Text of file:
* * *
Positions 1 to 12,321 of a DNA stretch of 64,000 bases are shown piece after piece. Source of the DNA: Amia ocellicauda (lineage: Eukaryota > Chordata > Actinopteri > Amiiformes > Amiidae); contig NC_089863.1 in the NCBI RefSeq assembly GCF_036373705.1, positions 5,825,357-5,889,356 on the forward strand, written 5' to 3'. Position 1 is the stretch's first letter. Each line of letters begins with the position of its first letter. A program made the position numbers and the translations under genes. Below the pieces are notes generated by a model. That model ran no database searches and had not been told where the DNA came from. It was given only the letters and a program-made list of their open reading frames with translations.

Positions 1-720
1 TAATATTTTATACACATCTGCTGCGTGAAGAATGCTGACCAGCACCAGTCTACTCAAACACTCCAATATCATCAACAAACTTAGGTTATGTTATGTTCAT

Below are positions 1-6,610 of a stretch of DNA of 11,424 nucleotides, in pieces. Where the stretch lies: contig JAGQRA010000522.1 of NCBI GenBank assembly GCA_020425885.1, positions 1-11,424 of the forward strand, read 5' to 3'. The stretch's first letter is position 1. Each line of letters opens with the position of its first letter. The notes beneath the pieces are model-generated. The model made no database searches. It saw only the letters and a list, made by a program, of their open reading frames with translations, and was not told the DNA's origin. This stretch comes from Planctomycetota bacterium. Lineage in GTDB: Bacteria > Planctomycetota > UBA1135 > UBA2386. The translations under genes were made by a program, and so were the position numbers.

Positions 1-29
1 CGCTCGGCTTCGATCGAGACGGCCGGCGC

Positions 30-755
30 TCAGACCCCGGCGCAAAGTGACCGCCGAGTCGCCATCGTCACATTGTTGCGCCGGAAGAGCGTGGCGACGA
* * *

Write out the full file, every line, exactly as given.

Positions 1 to 12,321 of a DNA stretch of 64,000 bases are shown piece after piece. Source of the DNA: Amia ocellicauda (lineage: Eukaryota > Chordata > Actinopteri > Amiiformes > Amiidae); contig NC_089863.1 in the NCBI RefSeq assembly GCF_036373705.1, positions 5,825,357-5,889,356 on the forward strand, written 5' to 3'. Position 1 is the stretch's first letter. Each line of letters begins with the position of its first letter. A program made the position numbers and the translations under genes. Below the pieces are notes generated by a model. That model ran no database searches and had not been told where the DNA came from. It was given only the letters and a program-made list of their open reading frames with translations.

Positions 1-720
1 TAATATTTTATACACATCTGCTGCGTGAAGAATGCTGACCAGCACCAGTCTACTCAAACACTCCAATATCATCAACAAACTTAGGTTATGTTATGTTCAT

Below are positions 1-6,610 of a stretch of DNA of 11,424 nucleotides, in pieces. Where the stretch lies: contig JAGQRA010000522.1 of NCBI GenBank assembly GCA_020425885.1, positions 1-11,424 of the forward strand, read 5' to 3'. The stretch's first letter is position 1. Each line of letters opens with the position of its first letter. The notes beneath the pieces are model-generated. The model made no database searches. It saw only the letters and a list, made by a program, of their open reading frames with translations, and was not told the DNA's origin. This stretch comes from Planctomycetota bacterium. Lineage in GTDB: Bacteria > Planctomycetota > UBA1135 > UBA2386. The translations under genes were made by a program, and so were the position numbers.

Positions 1-29
1 CGCTCGGCTTCGATCGAGACGGCCGGCGC

Positions 30-755
30 TCAGACCCCGGCGCAAAGTGACCGCCGAGTCGCCATCGTCACATTGTTGCGCCGGAAGAGCGTGGCGACGA